And the other reason I love Oulipo, of course, is for all of their ideas for the "ouvroir" [the "ou" in oulipo]: the idea of the collective laboratory, convent of nuns, sewing circle, and workroom. And I love that they reject a later semantic association between "ouvroir" and "seminaire" because it bothered them that "seminar" conjures up "stud farms and artificial inseminination; *ouvroir*, on the contrary, flattered the modest taste we shared for beautiful work and good deeds."

Jeffrey J. Cohen said...

I so enjoyed your paper at the "Touching the Past" symposium, and I have enjoyed it once again in its written form here. This post strikes me as yet another version of what you posted shortly thereafter, which is after all a meditation (in a slightly more lighthearted mode) on the complexities of temporality divorces from linearity.

Eileen, I think that you and I hve been approaching the same question recently, but from different directions. We're both interested in finding what in art is beyond history. We both turn quickly from the visual to the literary (Isn't it Spenser's letters that really grip you? I've known about them for a long time because you mention them so frequently in conversation). I think what youa re trying to locate in art-outside-of-history is very human: it is love. What I have been seeking is maybe a little colder: a beauty or lyricism that is ahistorical and indifferent to the human, a beauty that isn't in the end all that distinguishable from desire. I think these two things can and should co-exist, but to my mind one is the smaller and more human subset of the other.

Eileen Joy said...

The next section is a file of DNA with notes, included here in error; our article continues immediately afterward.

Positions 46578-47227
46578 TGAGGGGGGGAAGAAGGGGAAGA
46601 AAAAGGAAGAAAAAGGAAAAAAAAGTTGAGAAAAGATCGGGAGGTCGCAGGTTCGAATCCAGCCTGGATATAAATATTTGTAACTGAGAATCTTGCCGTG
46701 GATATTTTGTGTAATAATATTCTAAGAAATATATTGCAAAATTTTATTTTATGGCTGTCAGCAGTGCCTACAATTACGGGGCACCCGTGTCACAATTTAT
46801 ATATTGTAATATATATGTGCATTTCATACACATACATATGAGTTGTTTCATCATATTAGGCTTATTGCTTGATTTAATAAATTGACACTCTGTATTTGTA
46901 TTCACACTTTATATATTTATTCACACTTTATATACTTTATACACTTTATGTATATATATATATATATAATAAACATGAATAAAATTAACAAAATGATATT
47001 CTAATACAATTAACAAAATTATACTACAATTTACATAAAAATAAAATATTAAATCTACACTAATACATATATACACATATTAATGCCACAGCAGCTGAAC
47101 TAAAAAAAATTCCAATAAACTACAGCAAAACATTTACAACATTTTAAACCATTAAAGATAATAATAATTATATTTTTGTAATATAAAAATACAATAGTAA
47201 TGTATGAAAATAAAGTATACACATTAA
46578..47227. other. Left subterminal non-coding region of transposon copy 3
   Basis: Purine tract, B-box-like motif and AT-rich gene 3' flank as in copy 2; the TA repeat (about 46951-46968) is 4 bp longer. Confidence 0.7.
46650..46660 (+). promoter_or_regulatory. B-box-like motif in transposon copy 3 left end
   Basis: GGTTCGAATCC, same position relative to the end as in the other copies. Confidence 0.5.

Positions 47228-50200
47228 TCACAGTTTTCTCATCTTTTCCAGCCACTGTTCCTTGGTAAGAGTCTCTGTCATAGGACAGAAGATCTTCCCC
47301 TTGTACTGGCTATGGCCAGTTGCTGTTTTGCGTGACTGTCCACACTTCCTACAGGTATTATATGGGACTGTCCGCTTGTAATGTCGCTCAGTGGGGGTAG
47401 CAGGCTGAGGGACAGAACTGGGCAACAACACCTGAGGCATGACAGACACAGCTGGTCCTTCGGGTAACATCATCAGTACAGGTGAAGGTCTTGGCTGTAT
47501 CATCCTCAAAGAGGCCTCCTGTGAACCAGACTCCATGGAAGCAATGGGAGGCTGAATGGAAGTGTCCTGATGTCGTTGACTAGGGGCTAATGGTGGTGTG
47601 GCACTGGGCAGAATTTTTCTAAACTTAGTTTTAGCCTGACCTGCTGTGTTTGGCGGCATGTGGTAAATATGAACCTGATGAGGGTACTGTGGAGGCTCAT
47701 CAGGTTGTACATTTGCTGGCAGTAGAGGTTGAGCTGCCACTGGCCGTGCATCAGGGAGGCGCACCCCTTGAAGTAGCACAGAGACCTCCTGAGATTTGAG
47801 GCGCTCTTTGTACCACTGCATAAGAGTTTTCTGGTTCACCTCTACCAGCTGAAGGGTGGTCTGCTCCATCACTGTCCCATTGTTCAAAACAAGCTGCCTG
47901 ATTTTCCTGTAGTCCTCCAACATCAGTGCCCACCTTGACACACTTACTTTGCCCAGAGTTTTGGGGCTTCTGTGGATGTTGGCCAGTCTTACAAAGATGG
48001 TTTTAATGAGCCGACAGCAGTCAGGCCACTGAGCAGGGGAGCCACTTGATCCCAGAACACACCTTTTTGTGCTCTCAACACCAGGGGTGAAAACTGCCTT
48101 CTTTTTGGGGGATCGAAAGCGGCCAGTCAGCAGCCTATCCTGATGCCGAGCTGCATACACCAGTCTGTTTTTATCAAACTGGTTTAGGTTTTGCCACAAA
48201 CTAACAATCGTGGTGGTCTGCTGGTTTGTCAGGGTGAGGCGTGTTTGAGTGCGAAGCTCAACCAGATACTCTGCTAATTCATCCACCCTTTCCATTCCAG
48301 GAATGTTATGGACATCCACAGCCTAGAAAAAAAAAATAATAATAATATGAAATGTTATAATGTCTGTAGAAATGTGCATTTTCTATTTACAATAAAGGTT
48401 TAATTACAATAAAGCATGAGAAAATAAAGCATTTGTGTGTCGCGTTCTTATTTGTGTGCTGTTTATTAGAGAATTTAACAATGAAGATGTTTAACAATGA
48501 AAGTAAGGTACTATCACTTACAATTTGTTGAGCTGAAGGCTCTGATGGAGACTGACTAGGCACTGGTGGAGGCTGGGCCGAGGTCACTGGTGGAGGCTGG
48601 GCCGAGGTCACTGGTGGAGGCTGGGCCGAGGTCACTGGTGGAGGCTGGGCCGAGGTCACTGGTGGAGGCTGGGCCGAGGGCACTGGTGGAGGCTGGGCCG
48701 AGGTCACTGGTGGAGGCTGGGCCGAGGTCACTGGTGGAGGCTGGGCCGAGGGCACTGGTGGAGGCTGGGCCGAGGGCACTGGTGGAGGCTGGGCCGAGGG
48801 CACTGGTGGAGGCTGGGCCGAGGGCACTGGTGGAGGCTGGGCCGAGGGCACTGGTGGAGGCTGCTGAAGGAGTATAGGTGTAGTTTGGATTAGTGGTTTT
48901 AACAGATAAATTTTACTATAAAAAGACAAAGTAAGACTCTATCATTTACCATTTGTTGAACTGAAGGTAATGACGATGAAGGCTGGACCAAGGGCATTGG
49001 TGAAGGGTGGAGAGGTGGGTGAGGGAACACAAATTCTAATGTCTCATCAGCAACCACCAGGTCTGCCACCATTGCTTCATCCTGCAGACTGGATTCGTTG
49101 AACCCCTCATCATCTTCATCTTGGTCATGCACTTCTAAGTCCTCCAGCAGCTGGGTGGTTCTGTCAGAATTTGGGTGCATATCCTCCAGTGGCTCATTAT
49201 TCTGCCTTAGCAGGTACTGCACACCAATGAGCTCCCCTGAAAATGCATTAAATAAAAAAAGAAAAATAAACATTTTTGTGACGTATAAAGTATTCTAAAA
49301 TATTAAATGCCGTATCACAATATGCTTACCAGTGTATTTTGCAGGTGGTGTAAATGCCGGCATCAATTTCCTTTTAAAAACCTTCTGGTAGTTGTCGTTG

Yes, Jeffrey, you are right again: I am completely swept up in Spencer's writings, even more so than the paintings [to a certain extent]. I just can't believe how much he wrote, let alone how much he expressed every aspect of his craft in them as well, his personal feelings, etc. They are quite literally one of those "reservoirs" of "creative affirmation" you mention in a comment to my other post. And I agree, too, that we are both kind of working on a similar question having to do with what art can *do* that is a bit beyond the reach of conventional histories/history, but we do, indeed, approach that question from very different angles. You are looking for something more inhuman, but I don't know if this "love" I am supposedly after [it's more like a libidinal attachment to the world, which could be called "love," but could be something that maybe even exceeds that] is necessarily not, maybe, extra-human [if not inhuman]: in excess of the human but still dependent somehow on human agency [on the artist, for example, who is human]. Unlike Karl, I do not believe that love is an ethically empty concept--I think , rather, it is a term that embarrasses us *enough* that we simply have not spent enough time delineating its ethical content. I am well aware of Sara Ahmed's powerful argument in "In The Name of Love" [in "The Cultural Politics of Emotion"] that love cannot really provide a foundation for political action or be a sign of "good" politics, but at the same time, she argues that "we must love the [political] visions we have, if there is any point to having them. We must be invested in them, whilst open to ways in which they fail to be translated into objects that can secure our ground in the world. We need to be invested in the images of a different kind of world and act upon those investments in how we love our loves, and how we live our lives, at the same time as we give ourselves up and over to the possibility that we might get it wrong, or that the world we are in might change its shape" [p. 141]. That could almost be my credo, now that I think about it.